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Mega Mela: Mega Success

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Words and photographs by Lisa Burns

Mother Tongue Other Tongue poetry reading.
A COLOURFUL EXPLOSION OF SOUTH ASIAN CULTURE descended on Manchester last weekend in the form of the long-running Manchester Mega Mela Festival. Held on the 6th– 7th July at Platt Fields Park, this free annual event proved to be a success yet again. The festival drew in thousands of people from all over the country to enjoy two days of glorious sunshine, top-notch Asian entertainment; music, dance, food and culture.

The Mega Mela, running since 1989, has long been an opportunity for Manchester residents to sample the sights, tastes and sounds of various South Asian countries in a fun, family environment. This year’s event boasted a Main Stage hosting various entertaining acts streaming live to the BBC Asian Network. Visitors could also lose themselves amidst a bazaar of market stalls selling clothes, jewellery and Asian cuisine (cooked before the paying customer’s very eyes!). Children (and the young at heart) could also enjoy themselves at the funfair which ran alongside the Main Stage. 

Alongside all of this, Manchester Metropolitan University set up camp in the Arts and Crafts marquee in their ‘Arabian Nights’ themed tent. Staff were on hand to read stories to children while poetry readings were given to promote the Mother Tongue Other Tongue poetry competition. MMU’s presence at the Mela existed to highlight the Manchester Children’s Book Festival, a community literature project which takes place every two years. The project features high-profile authors, such as Philip Pullman and Jacqueline Wilson, at regional events and in classrooms throughout Manchester. MMU were also highlighting their Routes Into Languages programme, an initiative that facilitates the teaching and learning of lesser- taught languages in schools in the North West.



Families, teenagers, couples, students – in fact, people from all walks of life, were to be found at the two-day event. Many were attending for the first time, while others made a habit of returning every year to enjoy the vibrant party atmosphere. One such repeat festival-goer was Ali from Wigan, who enthused, “I’ve been to this event before – I always really enjoy it. It’s got a great atmosphere and we always have beautiful weather and beautiful people!”

As well as being an excuse for a great party, the Mela has a more serious purpose. It was established as a means to promote social cohesion and inter-faith harmony in a city that is increasingly multi-faith and multicultural. Last year, around 27% of the people attending the Mela were from a non-Asian background.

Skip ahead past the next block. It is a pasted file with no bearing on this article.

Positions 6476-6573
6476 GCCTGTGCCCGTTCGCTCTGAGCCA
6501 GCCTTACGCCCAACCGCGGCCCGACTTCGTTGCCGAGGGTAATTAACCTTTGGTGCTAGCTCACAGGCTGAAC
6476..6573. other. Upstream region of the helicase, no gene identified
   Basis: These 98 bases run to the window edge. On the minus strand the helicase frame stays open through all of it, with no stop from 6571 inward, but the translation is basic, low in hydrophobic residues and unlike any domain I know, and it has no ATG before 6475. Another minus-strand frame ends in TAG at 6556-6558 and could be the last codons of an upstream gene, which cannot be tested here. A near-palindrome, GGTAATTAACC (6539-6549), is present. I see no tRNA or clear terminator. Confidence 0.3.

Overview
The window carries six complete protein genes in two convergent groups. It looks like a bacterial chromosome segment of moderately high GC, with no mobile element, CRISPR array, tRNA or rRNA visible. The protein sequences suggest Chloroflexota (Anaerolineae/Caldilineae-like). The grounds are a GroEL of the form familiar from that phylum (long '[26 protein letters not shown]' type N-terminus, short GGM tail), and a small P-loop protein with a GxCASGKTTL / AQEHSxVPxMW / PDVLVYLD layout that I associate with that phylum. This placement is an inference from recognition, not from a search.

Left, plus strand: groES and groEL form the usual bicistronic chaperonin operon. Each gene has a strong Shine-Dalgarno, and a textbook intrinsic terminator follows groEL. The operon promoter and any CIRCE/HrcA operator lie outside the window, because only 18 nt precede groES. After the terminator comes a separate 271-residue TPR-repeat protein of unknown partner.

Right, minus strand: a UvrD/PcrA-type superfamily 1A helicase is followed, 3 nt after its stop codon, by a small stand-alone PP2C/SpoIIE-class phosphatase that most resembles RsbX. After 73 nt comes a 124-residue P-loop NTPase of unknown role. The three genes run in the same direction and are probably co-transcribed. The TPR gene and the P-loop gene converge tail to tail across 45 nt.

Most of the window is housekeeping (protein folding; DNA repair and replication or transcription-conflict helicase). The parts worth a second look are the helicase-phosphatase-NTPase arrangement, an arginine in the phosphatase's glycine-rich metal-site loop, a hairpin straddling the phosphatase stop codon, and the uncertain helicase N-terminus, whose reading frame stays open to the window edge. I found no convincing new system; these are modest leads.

Indeed, many of the visitors to the festival were experiencing South Asian culture for the first time at the Mela. Paula from Manchester said, “We came because we live locally, it was a beautiful day and we thought we’d try something new. It’s nice to see a different culture and listen to different music – I’d never normally listen to this sort of music. It’s nice to experience something different”.

Other attendees had travelled from far and wide to see what the Mela had to offer, such as Mohammed from Birmingham: “I’ve met a lot of new people here, the music’s great and I’d definitely come again”. Even some of the performers had travelled from afar – the Jaipur Kaura Brass Bandhad flown over from India to showcase their brand of Rajasthani folk music exclusively at two events – Glastonbury Festival and Manchester Mega Mela!

Dignitaries from all over the North of England were also in attendance, including former Lord Mayor of Manchester, Councillor Afzal Khan. Taking to the stage to welcome the crowds to the event, he swept aside formalities, noting that, ‘a Mela is no place for formal speeches’, encouraging crowds to join him in getting into the festival spirit!

All in all, this year’s Mela was bigger and better than ever before, and looks set to keep expanding. Manchester Mega Mela will return next year – and it’s sure to be a success as ever! Don’t miss it!
Lisa Burns studies History and English at MMU. When she’s not got her nose in a book, she loves having adventures in the great outdoors! Follow her on Twitter: @LittleRobin09

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aAh!

aAh! Magazine is Manchester Metropolitan University's arts and culture magazine.

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